Esther 10:1, Question 1. Why is Achashverosh’s name spelled differently in this verse?

  • According to Lekach Tov, the verse spells Achashverosh’s name differently here to indicate the people’s displeasure in being taxed. As the Talmud (Megilla 11a) notes, there is a vey (as in “oy vey”) in Achashverosh’s name because having to pay the extra money gave his citizens headaches.
  • In Ora V’Simcha, the author adds that Achashverosh is spelled without both of the letters vuv to show the unpopularity of his taxes.

Esther 9:8-9:9, Question 1. Why is there a large letter vuv in Vayizasa?

חוְאֵת ׀ פּוֹרָתָא וְאֵת ׀ אֲדַלְיָאוְאֵת ׀ אֲרִידָתָא

8.And Porasa and Adalya and Aridasa.

טוְאֵת ׀ פַּרְמַשְׁתָּא וְאֵת ׀ אֲרִיסַיוְאֵת ׀ אֲרִדַי וְאֵת ׀ וַיְזָתָא

9. And Parmashta and Arisai and Aridai and Vayizasa.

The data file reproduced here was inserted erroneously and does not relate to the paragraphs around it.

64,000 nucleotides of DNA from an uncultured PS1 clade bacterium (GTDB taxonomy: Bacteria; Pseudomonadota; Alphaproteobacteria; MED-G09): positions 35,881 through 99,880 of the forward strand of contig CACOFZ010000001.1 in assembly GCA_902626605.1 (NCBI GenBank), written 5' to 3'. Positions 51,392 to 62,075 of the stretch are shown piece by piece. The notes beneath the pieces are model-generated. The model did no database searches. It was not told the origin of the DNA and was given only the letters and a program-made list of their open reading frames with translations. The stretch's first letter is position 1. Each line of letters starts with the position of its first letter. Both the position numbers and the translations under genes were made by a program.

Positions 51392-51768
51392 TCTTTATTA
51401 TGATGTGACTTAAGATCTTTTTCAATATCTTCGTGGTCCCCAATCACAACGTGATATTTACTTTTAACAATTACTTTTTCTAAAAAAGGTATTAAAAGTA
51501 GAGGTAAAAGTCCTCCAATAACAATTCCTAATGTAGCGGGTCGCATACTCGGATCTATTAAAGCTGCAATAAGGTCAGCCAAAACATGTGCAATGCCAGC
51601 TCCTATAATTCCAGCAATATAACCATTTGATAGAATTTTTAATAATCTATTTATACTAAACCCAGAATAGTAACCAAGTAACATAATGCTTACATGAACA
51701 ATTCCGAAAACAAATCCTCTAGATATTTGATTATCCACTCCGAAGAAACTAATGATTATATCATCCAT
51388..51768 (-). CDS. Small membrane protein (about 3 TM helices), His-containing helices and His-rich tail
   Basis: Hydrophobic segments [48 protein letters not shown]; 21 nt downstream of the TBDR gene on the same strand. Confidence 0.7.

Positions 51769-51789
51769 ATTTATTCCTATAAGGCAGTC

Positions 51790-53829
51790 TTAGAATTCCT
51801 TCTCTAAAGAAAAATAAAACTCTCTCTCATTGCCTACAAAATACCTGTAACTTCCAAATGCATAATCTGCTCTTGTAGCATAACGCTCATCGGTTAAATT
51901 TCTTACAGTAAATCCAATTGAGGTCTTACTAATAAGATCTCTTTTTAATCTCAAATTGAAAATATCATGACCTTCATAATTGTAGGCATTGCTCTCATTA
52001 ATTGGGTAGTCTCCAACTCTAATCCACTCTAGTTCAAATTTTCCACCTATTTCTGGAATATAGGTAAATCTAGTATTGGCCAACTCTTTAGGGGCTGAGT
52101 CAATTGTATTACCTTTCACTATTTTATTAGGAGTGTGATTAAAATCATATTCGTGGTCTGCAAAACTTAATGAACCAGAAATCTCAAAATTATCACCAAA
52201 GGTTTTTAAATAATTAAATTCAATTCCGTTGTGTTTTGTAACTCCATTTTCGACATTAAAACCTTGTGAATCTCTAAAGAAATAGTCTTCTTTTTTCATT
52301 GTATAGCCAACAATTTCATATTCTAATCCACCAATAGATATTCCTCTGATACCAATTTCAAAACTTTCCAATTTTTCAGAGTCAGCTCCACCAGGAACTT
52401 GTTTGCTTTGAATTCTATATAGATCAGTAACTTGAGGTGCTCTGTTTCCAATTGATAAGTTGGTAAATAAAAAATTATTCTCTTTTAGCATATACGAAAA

• The Talmud (Megillah 16b) explains that the large letter vuv indicates that all of Haman’s sons were hanged on one, long pole.
  • In particular, R’ Moshe Dovid Valle writes that Vayizasa was chosen for this message because his hate of the Jews was the greatest.

Esther 6:2, Question 2. Why does the verse call the first conspirator Bigsana with an extra aleph?

  • The Alshich and M’nos HaLevi explain that the verse calls the first conspirator Bigsana with an extra letter aleph appended to his name because Haman’s son, to minimize Mordechai’s action, in describing the attempt on the king’s life, wrote “Bigsan o Seresh” (“Bigsan or Seresh”), as if Mordechai didn’t know which. If this were to be the case, then both were thereby punished and killed, one innocently so. Therefore, Mordechai would stand unworthy of reward. The angel, Gavriel, moved the letter vuv in between the names to the end of Bigsan’s name.